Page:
How COVID-19 has affected this year’s census


Enayet Raheem

The U.S. census is completed every 10 years in order to redistribute federal funds and reapportion seats in the House of Representatives based on population. This year, the census count ended two weeks early on Oct. 15, raising concerns that minority populations would be undercounted.

With COVID-19 and its associated lockdowns affecting governmental operations, the U.S. Census Bureau was given additional time to complete its count. However, pushback from the Trump administration succeeded in shutting down census taking on Oct. 15, more than two weeks ahead of its Oct. 31 deadline. 

The U.S. census, a complete count of every person that lives in the U.S., is done once every 10 years and is used to determine the distributions of federal funds and the apportionment in the House of Representatives for each state. As a result, it is important that each person is accounted for.

“We use the census most for, number one, the distribution of federal funds — and we’re talking hundreds of billions of dollars every year,” said Joshua Green, a former media specialist of the Census Bureau for the Bay Area. “There are hundreds of programs that benefit from those federal funds. It’s important to get that count as accurate as possible so that all the resources are going to the right people.”

“Secondly, we use the census data for apportionment, which is the amount of seats that each state gets in the House of Representatives, literally dealing with how much power you have in the government,” Green said. 

Because of the COVID-19 outbreak in March, in-person census taking was postponed then and the census operations interrupted while it dealt with safety issues. 

“Due to COVID, we had to reassess and regroup how we were going to proceed according to CDC (Centers for Disease Control) guidelines in terms of making the work environment both for our employees and for the general public safe,” said Patricia Ramos, a media specialist for the Los Angeles Regional Census Center. 

She said that part of the operation that was supposed to start in May and end in July didn’t get underway again until July.

The Census Bureau adjusted its schedule to end the count Oct. 31. But then the Trump administration moved the deadline to Sept. 31, asserting that it wanted the data to submit its data to Congress by Dec. 31. According to a Wall Street Journal article, the Trump Administration was pushing for a date before Inauguration Day in case President Trump wasn’t re-elected, giving him a say in the way the population counts are shaped.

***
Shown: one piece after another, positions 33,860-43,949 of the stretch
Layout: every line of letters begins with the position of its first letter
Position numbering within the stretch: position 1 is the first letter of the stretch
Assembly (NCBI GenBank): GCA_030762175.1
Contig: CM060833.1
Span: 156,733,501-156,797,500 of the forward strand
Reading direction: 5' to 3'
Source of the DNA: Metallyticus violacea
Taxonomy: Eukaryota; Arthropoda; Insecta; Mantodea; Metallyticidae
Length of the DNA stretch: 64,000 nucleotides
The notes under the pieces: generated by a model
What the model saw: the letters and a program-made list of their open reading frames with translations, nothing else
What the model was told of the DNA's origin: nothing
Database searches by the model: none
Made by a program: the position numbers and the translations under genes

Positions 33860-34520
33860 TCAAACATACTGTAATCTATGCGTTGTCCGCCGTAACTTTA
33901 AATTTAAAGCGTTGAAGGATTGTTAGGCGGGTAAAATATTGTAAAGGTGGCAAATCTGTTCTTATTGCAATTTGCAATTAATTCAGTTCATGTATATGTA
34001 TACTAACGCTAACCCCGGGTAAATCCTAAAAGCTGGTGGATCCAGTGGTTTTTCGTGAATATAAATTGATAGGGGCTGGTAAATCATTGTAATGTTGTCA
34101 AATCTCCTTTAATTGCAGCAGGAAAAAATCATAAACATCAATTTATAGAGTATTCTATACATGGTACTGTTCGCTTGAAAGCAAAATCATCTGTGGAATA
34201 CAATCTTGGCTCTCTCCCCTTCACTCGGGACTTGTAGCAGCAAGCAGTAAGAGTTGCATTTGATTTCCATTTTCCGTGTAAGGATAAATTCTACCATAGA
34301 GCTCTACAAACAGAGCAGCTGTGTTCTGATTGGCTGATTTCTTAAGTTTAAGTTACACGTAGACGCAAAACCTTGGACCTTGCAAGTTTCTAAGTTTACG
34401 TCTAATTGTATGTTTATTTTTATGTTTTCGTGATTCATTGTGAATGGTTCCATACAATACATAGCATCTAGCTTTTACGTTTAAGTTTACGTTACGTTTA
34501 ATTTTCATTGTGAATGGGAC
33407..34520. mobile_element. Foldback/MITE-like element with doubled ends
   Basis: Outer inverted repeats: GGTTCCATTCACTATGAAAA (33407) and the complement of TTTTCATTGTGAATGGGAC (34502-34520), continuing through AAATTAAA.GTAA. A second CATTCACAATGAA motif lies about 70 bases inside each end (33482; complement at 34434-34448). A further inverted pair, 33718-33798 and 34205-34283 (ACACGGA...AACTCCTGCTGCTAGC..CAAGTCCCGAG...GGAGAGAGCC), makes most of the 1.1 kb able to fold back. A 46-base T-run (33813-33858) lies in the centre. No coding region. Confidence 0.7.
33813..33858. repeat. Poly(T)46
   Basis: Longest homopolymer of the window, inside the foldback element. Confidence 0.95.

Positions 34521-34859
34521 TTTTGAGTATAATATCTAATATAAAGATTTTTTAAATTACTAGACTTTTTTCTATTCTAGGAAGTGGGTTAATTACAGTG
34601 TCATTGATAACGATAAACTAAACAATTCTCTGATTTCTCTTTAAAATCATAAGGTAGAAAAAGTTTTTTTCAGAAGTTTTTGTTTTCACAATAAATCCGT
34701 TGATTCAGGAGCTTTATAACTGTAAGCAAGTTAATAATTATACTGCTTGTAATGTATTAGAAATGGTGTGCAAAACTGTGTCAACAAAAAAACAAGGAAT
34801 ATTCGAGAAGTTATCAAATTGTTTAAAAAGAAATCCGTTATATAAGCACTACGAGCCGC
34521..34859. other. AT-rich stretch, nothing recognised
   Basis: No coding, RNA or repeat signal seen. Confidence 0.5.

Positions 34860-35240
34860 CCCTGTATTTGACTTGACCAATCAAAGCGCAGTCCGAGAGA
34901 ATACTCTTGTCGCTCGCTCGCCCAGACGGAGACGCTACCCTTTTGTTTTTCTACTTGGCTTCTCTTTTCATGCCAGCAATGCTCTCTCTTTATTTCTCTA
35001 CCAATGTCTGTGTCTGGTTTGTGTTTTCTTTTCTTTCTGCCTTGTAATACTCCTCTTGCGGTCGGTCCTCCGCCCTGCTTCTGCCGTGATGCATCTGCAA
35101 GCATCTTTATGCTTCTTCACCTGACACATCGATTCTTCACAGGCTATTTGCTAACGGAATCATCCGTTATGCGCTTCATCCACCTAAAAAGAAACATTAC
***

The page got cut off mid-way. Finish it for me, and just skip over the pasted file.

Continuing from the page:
As reported by the Los Angeles Times, “civil rights groups and local governments alleged that the decision to shorten the schedule was made to accommodate a directive from Trump that tried to exclude people in the country illegally from the apportionment numbers.” 

A San Jose federal judge and a U.S. appeals court last month ruled that the census could continue until Oct. 31. But on Oct. 13, the U.S. Supreme Court in an eight-to-one ruling settled the dispute in favor of the Trump administration, ending the census count on Oct. 15.

Justice Sonia Sotomayer, the lone dissenter, wrote, “Meeting the deadline at the expense of the accuracy of the census is not a cost worth paying, especially when the Government has failed to show why it could not bear the lesser cost of expending more resources to meet the deadline or continuing its prior efforts to seek an extension from Congress.”

Civil rights groups and community activists charged that the shortened deadline will mean racial and ethnic minorities who have been historically undercounted will be shortchanged. 

“An undercount in our community means schools are overcrowded, hospitals are overcrowded, roads are congested,” John Yang, president and executive director of Asian Americans Advancing Justice,” told the Associated Press last week [Oct. 22].

Floyd Henry, an AP U.S. History teacher at Monte Vista, said that the census count can be political. 

“In the case of gerrymandering, if you’re the Republican party and you think that minority or immigrant populations aren’t going to vote for you, you won’t want them to be counted,” he said.

(Gerrymandering is the manipulation of electoral boundaries to favor one party.)

Republican Party officials have previously said the party believes in an accurate census count. Henry also mentions that the census would not be a very effective tool used for rigging elections.